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Written by: Pindrop

Contact Center Fraud & Authentication Expert

More than six billion consumer records have been compromised in data breaches in just the first six months of this year. That number is higher than the mark for all of 2016, more evidence that attackers are continuing to ramp up their efforts to steal sensitive data.

A new report out this week from Risk Based Security (RBS), a risk management company, shows that in 2017 there have been 2,227 publicly disclosed data compromise events through June 30. While this is in keeping with the number of breaches disclosed mid-way through 2015 and 2016, the total number of records exposed is rising. The depth of these attack is far greater than before, even though the number of attacks have stayed consistent with years past.

“It is stunning to see the steady increase in the number of breaches impacting one million or more records. In the first six months of 2013, 2014 and 2015, the number of these large breaches hovered in the mid-teens. Last year we saw that number jump to 28, and now, for the first six months of this year, we’re tracking 50 such incidents,” said Inga Goddijn, executive vice president at Risk Based Security.

The first quarter of 2017 had the largest breach ever recorded, only to be surpassed by an even larger leak in the second quarter. The amount of information gleamed from each attack is far greater than it was in years past, with significantly bigger “grabs” than in previous years. The first six months of 2017 have seen 160 tracked phishing compromises targeting W-2 tax documents, a 25 percent increase from the year prior. Human resources departments are common recipients of these attacks due to the sensitive information that they  hold.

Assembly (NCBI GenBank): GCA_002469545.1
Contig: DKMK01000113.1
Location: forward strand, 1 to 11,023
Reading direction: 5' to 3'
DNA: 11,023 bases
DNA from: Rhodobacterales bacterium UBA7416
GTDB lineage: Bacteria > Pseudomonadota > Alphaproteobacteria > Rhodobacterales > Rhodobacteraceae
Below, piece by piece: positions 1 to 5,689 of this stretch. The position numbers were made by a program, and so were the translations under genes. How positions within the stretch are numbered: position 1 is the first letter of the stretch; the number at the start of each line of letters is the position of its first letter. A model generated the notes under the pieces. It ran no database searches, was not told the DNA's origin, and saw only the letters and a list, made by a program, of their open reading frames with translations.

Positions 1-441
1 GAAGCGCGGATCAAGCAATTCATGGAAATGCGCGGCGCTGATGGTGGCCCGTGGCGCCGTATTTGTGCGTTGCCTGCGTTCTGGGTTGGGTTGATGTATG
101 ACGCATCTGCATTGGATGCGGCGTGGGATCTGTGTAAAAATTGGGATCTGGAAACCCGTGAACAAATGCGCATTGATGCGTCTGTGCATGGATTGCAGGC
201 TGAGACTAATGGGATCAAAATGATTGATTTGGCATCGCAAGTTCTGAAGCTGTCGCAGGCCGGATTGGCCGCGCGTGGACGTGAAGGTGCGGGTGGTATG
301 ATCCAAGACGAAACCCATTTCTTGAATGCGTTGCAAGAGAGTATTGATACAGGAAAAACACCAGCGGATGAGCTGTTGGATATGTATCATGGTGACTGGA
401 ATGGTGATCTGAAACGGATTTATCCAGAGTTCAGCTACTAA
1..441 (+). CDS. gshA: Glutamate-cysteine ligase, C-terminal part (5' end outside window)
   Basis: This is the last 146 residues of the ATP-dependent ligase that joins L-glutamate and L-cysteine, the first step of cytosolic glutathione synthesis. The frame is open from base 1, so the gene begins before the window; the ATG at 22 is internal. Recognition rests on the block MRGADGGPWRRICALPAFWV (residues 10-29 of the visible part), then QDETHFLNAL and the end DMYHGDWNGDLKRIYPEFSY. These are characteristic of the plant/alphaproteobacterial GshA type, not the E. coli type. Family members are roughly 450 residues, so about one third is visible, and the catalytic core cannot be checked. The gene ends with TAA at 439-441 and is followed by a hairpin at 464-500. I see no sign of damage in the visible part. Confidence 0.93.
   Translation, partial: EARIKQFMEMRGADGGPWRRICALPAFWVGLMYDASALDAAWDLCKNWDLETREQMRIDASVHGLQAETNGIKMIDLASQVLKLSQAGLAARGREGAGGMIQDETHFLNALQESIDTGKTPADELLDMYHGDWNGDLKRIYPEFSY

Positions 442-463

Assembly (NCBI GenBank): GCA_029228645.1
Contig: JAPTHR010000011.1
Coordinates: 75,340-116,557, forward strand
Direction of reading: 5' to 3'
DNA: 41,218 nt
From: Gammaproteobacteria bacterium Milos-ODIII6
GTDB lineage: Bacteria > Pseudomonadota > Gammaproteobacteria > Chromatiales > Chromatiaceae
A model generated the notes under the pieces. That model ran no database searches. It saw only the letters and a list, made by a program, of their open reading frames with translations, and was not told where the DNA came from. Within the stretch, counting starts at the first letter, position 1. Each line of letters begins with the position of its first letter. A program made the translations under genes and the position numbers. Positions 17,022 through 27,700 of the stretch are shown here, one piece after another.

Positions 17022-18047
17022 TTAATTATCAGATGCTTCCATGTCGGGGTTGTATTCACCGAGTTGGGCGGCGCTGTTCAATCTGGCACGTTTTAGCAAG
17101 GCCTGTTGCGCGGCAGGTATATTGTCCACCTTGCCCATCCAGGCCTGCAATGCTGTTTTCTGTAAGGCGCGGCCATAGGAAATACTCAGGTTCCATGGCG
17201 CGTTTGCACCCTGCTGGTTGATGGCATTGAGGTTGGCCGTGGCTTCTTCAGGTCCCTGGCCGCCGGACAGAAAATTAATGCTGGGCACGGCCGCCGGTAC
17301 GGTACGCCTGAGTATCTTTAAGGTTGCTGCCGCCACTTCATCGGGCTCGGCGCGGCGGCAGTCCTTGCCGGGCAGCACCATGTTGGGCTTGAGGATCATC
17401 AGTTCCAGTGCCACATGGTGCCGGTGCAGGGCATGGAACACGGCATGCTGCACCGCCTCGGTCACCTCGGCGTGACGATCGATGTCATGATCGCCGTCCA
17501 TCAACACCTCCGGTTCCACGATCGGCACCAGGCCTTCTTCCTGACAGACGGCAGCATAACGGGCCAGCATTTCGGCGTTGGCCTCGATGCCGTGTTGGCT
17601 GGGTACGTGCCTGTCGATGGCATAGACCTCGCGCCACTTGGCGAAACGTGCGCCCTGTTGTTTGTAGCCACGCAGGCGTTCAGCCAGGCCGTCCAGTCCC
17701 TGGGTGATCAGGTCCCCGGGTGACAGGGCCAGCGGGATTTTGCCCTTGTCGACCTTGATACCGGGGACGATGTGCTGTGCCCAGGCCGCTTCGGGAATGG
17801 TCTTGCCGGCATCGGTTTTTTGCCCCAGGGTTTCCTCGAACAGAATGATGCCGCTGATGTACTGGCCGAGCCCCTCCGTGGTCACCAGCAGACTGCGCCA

The business sector was the main area hit, with 57 percent of attacks compromising businesses, while just nine percent affected government). North America accounted for 62.4 percent of breaches, followed by the United Kingdom with only 6 percent. The main type of attacks deployed in the first half of 2017 are hacking (mainly) followed by viruses and malware.

“While news of politically motivated foreign interference in election systems continues to dominate the headlines, the breach activity we are tracking this year is a stark reminder of just how many data compromise incidents are motivated by financial gain. As long as information can be quickly monetized and systems remain vulnerable to attack, we should not expect to see any slowdown in breach activity,” Goddijn said.